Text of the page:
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Friday, December 4, 2015

The Golden Girls Xmas Drag Re-Enactment Is Officially a Holiday Tradition Now

Posted By on Fri, Dec 4, 2015 at 12:30 PM

  • Mr. Pam

"If you talk or yell out punchlines, we will send you to Shady Pines," threatens the disembodied voice of Dorothy Zbornak (Heklina) as the raucous audience settles down for The Golden Girls: The Christmas Episodes. It's been happening for 10 years now, and this version is bittersweet: Cookie Dough, who played Sophia Petrillo, passed away unexpectedly last winter. (She is the dedicatee of 2015's go-round.)

While this drag show is a re-enactment of two classic episodes, it's hardly a slavish reproduction. For one, the impossibly complex house has become a mini-kitchen yoked to a mini-living room, with a lanai peeking out from behind. And there seemed to be more ad-libbing than in years past, or at least scripted departures form the original text. But the best deviation is the near-constant costume changes. While Matthew Martin's Blanche sashays in a gold-garland trimmed kimono, Heklina's Dorothy cycles through one garish holiday vest after another, at least one of which is hanging on by a single button.

Typically, drag shows draw one of two audiences: queers hungering for some avant-garde performances, or a straighter set looking for laughs. The Golden Girls pulls from a much wider reservoir of fans. While the original show, which went off the air 23 years ago, seems only to have grown in esteem — and sole surviving cast member Betty White is still going strong at 93 — the idea that The Golden Girls would be so strongly associated with the holidays is a bit strange. Yet, refracted through San Francisco's love of the offbeat, it's taken on a life of its own. People return in gaggles, year after year, as if the Victoria were a mall Santa. Gay, straight, whatever: It doesn't matter. It's tradition now.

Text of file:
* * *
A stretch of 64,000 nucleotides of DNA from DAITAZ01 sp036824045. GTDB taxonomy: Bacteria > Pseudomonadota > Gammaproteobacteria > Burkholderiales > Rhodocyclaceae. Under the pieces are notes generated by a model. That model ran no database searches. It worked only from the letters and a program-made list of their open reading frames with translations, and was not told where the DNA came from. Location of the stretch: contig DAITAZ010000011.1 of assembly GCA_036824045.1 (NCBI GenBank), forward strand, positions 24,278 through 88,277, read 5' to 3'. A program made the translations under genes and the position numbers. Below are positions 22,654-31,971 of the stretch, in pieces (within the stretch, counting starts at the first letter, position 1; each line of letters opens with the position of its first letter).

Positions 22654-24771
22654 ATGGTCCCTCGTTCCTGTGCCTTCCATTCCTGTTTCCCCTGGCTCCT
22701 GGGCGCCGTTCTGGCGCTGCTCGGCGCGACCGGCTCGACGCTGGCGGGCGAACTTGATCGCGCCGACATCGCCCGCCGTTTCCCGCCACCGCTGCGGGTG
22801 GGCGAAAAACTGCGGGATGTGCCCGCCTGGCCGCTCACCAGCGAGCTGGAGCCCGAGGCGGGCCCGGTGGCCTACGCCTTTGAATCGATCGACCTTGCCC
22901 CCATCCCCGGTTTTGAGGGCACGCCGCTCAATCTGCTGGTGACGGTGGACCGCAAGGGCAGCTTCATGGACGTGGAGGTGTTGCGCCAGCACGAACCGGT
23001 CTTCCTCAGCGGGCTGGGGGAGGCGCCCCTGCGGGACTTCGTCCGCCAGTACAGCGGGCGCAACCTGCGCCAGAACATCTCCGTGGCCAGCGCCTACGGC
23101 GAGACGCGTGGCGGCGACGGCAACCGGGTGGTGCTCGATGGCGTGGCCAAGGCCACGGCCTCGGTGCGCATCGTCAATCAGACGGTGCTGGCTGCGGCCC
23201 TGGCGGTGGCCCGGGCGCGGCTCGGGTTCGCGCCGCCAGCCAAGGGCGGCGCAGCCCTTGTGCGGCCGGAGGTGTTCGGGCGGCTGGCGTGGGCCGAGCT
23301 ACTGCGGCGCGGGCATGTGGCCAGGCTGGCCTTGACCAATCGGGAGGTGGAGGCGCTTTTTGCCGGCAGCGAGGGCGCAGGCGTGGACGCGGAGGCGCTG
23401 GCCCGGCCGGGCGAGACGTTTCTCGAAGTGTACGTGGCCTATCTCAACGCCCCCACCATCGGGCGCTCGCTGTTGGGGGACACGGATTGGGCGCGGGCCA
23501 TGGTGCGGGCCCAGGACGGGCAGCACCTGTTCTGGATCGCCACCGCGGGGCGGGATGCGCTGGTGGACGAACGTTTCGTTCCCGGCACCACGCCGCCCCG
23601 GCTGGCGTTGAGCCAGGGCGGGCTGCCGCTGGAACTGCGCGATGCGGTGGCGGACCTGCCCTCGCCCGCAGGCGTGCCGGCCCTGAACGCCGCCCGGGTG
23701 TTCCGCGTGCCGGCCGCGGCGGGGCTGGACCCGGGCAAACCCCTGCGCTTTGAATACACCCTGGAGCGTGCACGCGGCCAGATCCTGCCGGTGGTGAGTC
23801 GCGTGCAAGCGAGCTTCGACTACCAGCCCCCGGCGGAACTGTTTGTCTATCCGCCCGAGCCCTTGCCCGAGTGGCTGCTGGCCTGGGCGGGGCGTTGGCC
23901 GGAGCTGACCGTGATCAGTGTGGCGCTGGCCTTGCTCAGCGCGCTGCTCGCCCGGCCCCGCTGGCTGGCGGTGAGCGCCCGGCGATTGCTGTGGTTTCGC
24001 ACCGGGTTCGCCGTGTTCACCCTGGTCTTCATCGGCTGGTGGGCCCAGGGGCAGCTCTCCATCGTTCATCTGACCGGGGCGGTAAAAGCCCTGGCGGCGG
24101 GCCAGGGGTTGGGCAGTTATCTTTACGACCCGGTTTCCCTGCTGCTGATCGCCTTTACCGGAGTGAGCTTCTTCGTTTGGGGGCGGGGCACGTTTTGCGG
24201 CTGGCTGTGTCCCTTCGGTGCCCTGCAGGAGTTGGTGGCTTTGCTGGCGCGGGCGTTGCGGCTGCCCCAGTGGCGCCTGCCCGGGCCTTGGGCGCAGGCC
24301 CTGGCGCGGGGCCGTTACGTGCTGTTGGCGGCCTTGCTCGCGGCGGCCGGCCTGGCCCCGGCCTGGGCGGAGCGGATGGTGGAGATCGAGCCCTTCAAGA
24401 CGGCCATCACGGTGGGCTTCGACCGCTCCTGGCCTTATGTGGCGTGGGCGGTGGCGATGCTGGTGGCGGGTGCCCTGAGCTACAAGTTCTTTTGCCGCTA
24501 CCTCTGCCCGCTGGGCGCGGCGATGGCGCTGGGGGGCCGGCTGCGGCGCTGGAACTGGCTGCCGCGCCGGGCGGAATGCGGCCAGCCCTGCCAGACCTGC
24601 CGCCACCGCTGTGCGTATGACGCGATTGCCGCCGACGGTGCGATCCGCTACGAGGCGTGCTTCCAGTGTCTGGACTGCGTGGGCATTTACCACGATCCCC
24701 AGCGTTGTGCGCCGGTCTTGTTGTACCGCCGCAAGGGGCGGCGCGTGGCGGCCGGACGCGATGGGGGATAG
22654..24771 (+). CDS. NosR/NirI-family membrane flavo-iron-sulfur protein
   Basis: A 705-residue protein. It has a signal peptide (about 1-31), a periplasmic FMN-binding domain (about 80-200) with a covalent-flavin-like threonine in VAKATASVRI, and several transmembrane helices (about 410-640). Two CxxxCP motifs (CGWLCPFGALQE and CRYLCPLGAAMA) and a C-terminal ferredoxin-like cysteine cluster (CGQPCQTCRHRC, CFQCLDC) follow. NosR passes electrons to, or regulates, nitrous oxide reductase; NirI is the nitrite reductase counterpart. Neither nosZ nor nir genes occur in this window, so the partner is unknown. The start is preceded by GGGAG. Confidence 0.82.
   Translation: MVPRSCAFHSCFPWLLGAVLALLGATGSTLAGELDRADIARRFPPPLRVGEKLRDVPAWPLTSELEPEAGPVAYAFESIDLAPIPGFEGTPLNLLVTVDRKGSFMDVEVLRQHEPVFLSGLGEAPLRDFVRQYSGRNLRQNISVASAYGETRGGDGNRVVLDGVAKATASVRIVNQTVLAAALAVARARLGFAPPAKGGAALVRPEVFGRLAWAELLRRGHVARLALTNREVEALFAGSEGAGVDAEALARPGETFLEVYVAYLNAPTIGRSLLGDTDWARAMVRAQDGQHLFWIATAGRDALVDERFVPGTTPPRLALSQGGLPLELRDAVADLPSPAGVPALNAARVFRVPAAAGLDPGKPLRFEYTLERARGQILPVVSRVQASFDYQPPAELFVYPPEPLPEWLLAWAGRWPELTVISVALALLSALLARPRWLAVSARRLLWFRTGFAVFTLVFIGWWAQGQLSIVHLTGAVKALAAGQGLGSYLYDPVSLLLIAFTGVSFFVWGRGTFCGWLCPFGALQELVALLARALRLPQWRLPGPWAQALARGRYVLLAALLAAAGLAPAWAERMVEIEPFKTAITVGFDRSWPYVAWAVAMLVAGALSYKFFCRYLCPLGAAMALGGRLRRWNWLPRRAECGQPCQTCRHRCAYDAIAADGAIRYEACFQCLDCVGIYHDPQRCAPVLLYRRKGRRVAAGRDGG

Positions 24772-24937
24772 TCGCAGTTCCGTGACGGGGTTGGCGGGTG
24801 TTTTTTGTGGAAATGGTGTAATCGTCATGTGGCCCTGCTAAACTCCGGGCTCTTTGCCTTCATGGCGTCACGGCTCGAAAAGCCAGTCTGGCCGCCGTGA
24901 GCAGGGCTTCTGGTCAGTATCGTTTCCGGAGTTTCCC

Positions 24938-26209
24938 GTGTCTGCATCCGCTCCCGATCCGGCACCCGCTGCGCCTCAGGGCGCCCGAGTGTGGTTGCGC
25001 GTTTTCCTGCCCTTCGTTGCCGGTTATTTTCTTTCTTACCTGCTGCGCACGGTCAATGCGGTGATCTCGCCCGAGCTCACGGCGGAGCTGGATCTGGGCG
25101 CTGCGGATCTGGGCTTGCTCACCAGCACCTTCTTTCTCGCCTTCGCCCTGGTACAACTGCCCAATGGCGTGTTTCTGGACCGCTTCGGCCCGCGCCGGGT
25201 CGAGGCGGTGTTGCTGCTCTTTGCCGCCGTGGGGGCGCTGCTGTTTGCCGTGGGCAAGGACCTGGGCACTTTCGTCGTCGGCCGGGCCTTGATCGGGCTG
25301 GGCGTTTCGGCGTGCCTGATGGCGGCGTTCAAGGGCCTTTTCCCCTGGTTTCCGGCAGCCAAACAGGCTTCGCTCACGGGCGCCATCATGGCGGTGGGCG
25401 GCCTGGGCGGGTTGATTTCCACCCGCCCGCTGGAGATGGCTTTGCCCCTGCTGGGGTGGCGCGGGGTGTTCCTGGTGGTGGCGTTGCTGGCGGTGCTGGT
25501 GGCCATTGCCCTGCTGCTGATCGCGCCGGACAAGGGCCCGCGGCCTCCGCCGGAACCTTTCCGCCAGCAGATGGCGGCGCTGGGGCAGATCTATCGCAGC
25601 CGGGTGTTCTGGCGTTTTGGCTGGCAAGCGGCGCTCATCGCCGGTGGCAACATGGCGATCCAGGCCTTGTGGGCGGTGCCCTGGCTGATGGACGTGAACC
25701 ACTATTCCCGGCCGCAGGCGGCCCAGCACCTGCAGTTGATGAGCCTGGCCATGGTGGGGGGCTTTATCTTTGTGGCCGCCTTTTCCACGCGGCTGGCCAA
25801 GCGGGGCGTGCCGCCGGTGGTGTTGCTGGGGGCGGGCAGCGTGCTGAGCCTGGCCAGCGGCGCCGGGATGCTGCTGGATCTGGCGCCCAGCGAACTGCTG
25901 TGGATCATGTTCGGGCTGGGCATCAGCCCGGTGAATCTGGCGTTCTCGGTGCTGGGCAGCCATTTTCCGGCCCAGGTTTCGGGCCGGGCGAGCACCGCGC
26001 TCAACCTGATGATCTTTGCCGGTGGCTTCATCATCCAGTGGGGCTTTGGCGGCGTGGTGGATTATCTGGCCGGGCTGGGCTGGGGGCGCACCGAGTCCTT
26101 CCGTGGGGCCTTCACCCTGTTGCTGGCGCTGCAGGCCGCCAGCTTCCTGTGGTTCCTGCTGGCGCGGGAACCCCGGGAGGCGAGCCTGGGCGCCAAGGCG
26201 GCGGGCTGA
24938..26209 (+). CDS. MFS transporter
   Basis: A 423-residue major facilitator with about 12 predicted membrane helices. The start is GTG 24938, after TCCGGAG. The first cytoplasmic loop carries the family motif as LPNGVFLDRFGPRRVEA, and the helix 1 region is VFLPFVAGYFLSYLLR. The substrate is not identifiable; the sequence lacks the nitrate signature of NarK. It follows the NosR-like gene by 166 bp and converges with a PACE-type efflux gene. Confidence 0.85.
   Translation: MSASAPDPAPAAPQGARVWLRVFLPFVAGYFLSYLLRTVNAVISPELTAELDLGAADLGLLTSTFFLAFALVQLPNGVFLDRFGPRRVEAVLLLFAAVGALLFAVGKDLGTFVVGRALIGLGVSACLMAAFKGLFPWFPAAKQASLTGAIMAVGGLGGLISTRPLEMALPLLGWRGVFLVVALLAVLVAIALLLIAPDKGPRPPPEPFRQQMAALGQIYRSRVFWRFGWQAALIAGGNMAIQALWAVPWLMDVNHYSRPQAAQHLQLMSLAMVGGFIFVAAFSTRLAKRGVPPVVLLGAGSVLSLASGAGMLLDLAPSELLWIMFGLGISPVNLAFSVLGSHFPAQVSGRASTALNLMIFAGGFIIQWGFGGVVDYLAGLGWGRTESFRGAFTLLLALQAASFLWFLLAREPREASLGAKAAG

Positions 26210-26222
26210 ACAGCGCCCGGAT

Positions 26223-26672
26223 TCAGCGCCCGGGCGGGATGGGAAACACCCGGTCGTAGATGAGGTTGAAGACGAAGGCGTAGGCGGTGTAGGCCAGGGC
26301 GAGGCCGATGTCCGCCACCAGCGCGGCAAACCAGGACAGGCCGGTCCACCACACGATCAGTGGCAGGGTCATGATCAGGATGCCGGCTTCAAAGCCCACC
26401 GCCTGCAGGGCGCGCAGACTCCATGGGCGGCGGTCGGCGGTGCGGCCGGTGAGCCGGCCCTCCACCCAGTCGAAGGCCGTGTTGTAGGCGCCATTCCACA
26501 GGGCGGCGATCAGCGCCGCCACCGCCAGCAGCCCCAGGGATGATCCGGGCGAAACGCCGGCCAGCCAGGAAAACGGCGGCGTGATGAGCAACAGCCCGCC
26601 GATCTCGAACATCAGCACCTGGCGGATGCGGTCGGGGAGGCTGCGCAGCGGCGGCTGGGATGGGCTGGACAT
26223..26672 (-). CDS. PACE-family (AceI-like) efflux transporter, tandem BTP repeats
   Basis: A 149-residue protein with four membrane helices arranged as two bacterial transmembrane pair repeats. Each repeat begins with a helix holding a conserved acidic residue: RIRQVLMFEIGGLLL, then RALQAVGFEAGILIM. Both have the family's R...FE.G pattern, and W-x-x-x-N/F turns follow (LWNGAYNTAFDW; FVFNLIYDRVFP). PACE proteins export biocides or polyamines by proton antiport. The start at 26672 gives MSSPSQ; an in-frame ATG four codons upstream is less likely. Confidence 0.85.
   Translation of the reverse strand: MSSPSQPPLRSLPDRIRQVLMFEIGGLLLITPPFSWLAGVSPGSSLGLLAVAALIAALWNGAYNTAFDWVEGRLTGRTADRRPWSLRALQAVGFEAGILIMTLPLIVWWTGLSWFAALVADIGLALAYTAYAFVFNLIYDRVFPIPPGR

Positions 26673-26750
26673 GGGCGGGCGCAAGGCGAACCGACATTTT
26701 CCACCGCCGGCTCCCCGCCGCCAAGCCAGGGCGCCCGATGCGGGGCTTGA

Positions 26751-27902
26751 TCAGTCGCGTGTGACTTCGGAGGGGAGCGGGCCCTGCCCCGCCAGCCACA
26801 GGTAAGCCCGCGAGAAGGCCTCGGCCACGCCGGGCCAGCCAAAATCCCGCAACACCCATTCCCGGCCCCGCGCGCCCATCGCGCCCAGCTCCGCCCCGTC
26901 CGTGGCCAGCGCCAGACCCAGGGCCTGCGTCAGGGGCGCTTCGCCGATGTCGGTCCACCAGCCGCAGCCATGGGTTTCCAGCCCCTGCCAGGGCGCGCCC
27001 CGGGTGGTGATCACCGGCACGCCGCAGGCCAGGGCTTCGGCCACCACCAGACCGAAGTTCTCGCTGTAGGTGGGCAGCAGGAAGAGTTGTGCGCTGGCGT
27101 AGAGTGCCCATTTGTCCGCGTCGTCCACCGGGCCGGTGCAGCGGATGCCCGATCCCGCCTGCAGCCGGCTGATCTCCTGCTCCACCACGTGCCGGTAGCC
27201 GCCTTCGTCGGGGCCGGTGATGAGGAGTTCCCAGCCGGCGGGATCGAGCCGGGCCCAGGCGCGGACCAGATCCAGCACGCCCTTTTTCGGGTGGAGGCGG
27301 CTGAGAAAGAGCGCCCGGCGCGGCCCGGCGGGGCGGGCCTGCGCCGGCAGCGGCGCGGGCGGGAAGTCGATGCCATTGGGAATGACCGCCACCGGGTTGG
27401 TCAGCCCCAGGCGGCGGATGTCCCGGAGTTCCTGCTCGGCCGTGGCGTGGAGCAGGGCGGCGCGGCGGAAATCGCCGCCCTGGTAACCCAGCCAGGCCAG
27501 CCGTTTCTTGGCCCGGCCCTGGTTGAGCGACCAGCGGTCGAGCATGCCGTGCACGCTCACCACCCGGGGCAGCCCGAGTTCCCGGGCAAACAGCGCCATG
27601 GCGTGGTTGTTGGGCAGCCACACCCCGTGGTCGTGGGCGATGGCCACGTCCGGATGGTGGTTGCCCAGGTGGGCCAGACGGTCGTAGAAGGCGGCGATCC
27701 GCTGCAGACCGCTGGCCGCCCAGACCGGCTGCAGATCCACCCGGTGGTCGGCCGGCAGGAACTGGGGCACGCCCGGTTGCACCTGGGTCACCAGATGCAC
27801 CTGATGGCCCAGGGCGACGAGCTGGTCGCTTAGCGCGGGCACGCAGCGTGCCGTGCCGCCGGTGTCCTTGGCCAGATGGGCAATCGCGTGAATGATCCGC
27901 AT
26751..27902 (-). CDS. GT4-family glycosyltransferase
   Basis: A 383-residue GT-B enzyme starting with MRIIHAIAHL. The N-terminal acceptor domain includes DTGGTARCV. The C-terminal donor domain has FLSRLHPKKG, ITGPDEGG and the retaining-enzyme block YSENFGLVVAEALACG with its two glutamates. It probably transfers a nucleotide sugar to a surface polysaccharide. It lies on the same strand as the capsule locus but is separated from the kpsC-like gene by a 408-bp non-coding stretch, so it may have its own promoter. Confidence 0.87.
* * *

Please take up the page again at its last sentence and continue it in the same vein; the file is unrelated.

click to enlarge MR. PAM
  • Mr. Pam

Heklina's uncanny resemblance to Bea Arthur anchors the show, but this year, Matthew Martin takes center stage. Blanche's over-the-top pronouncements were a consistent source of hilarity on the show, but once placed in front of a live audience, Martin's lamentations over Blanche's daughter's desire to be artificially inseminated ("Sperm used to be free!") add a new dimension to the preening, past-her-prime Southern belle's character. Blanche was always performing for an audience; now she really can.

The physical comedy gets sillier, too, when a fertility doctor wields a turkey baster or Dorothy and Sophia eat popcorn out of the latter's handbag while watching their roommate's mother-daughter spat. Being short of stature, Holotta Tymes — who refers to herself as a female impersonator, and not a drag queen — is well-cast as Sophia. Although no one could replicate Estelle Getty's cranky staccato cadences, Tymes nails her shuffling walk and squinty expression. Because Rose was always dopey-sweet, it's hard for D'Arcy Drollinger to avoid being outshined; Rose's un-outrageous persona just doesn't lend herself to being augmented by a factor of five, TV characters known for their stupidity are mostly a thing of the past now, and Drollinger is at her best playing mischievous sexpots, anyway.

Nancy French, in the role of snobby author Barbara Thorndyke, manages to hold her own against an established ensemble. She's basically playing Calista Gingrich, albeit with heavier contouring, and when the character's anti-Semitism is revealed, she might as well be Cruella DeVil. It's an easy excuse to grandstand for liberal righteousness, but it sucks the audience in. And in spite of Dorothy's warning against audience participation, during intermission, when the pianist plays simple carols ("Deck the Halls," etc) to incite a sing-along, people substitute "meow meow meow, meow meow meow" whenever they don't know the lyrics. The holidays are at their best when also at their gaudiest, and when people make traditions their own. The Golden Girls: The Christmas Episodes still does just that.

The Golden Girls: The Christmas Episodes, through Dec. 20 at the Victoria Theatre, 2961 16th St.

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About The Author

Peter Lawrence Kane

Peter Lawrence Kane is SF Weekly's Arts Editor. He has lived in San Francisco since 2008 and is two-thirds the way toward his goal of visiting all 59 national parks.


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